The identification of mutationally activated BRAF in many cancers altered our conception of the part played by the RAF family of protein kinases in oncogenesis. In this Review, we describe the development of BRAF inhibitors and the results that have emerged from their analysis in both the laboratory and the clinic. We discuss the spectrum of RAF mutations in human cancer and the complex interplay between the tissue of origin and the response to RAF inhibition. Finally, we enumerate mechanisms of resistance to BRAF inhibition that have been characterized and postulate how strategies of RAF pathway inhibition may be extended in scope to benefit not only the thousands of patients who are diagnosed annually with BRAF-mutated metastatic melanoma but also the larger patient population with malignancies harbouring mutationally activated RAF genes that are ineffectively treated with the current generation of BRAF kinase inhibitors.

Related: Melanoma Skin Cancer


Taieb J, Tabernero J, Mini E, et al.
Oxaliplatin, fluorouracil, and leucovorin with or without cetuximab in patients with resected stage III colon cancer (PETACC-8): an open-label, randomised phase 3 trial.
Lancet Oncol. 2014; 15(8):862-73 [PubMed] Related Publications
BACKGROUND: Since the 1990s, fluorouracil-based adjuvant chemotherapy has significantly reduced the risk of tumour recurrence in patients with stage III colon cancer. We aimed to assess whether the addition of cetuximab to standard adjuvant oxaliplatin, fluorouracil, and leucovorin chemotherapy (FOLFOX4) in patients with stage III colon cancer improved disease-free survival (DFS).
METHODS: For this open-label, randomised phase 3 study done in nine European countries, we enrolled patients through an interactive voice response system to the central randomisation centre, with a central stratified permuted block randomisation procedure. We randomly assigned patients with resected (R0) stage III disease (1:1) to receive 12 cycles of FOLFOX4 twice a week with or without cetuximab. Patients were stratified by N-status (N1 vs N2), T-status (T1-3 vs T4), and obstruction or perforation status (no obstruction and no perforation vs obstruction or perforation or both). A protocol amendment (applied in June, 2008, after 2096 patients had been randomly assigned to treatment-restricted enrolment to patients with tumours wild-type at codons 12 and 13 in exon 2 of the KRAS gene (KRAS exon 2 wild-type). The primary endpoint was DFS. Analysis was intention to treat in all patients with KRAS exon 2 wild-type tumours. The study is registered at EudraCT, number 2005-003463-23.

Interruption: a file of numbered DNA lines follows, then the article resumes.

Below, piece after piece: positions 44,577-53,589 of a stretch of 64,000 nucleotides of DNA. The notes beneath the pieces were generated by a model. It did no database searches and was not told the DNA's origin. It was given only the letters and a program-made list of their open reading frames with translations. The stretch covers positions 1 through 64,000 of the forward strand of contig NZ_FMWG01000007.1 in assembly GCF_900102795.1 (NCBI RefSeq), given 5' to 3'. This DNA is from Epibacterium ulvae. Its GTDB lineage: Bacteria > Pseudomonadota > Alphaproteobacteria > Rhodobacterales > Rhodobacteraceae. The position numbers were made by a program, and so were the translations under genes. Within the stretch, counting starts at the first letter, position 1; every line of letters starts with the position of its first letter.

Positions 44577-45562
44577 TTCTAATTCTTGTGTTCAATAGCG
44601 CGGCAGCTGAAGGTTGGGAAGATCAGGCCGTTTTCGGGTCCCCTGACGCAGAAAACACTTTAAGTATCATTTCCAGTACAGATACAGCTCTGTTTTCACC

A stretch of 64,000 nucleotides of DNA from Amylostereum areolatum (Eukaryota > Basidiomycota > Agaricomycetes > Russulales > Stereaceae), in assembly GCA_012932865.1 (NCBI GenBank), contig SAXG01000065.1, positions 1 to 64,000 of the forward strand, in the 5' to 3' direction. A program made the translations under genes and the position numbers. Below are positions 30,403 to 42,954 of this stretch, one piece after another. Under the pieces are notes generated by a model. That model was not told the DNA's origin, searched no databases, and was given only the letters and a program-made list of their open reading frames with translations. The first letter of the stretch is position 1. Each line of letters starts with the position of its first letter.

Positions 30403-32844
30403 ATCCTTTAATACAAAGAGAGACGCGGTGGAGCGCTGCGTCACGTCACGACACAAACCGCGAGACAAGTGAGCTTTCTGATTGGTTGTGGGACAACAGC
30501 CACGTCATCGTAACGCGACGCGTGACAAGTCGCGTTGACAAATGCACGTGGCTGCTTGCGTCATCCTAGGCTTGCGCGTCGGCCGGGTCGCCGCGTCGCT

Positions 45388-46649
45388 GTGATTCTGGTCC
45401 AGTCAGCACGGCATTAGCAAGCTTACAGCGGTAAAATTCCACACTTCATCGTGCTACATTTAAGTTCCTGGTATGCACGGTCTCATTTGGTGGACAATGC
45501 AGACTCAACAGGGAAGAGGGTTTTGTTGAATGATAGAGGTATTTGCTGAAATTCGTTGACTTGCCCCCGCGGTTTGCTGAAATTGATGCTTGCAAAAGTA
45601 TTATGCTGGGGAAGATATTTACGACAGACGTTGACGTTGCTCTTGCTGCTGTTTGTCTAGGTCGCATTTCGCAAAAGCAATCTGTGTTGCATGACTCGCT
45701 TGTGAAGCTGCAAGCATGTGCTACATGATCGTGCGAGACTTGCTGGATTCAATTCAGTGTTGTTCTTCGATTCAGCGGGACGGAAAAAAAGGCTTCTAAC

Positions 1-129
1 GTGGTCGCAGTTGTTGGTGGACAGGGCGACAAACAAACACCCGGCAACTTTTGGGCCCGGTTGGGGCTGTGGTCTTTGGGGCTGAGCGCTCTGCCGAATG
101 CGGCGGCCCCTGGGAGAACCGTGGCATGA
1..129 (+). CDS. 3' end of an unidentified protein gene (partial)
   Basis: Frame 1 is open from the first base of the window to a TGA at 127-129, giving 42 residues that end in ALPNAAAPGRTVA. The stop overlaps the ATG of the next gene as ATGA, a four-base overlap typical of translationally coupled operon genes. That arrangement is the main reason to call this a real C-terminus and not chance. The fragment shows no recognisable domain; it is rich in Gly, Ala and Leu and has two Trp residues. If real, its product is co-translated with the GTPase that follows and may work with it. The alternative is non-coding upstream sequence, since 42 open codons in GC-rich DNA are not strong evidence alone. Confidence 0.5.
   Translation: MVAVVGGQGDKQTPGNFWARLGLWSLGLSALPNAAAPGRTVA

FINDINGS: Between Dec 22, 2005, and Nov 5, 2009, 2559 patients from 340 sites in Europe were randomly assigned. Of these patients, 1602 had KRAS exon 2 wild-type tumours (intention-to-treat population), 791 in the FOLFOX4 plus cetuximab group and 811 in the FOLFOX4 group. Median follow-up was 3·3 years (IQR 3·2-3·4). In the experimental and control groups, DFS was similar in the intention-to-treat population (hazard ratio [HR] 1·05; 95% CI 0·85-1·29; p=0·66), and in patients with KRAS exon 2/BRAF wild-type (n=984, HR 0·99; 95% CI 0·76-1·28) or KRAS exon 2-mutated tumours (n=742, HR 1·06; 95% CI 0·82-1·37). We noted heterogeneous responses to the addition of cetuximab in preplanned subgroup analyses. Grade 3 or 4 acne-like rash (in 209 of 785 patients [27%] vs four of 805 [<1%]), diarrhoea (113 [14%] vs 70 [9%]), mucositis (63 [8%] vs 10 [1%]), and infusion-related reactions (55 [7%] vs 30 [4%]) were more frequent in patients treated with FOLFOX4 plus cetuximab than in those patients who received FOLFOX4 alone.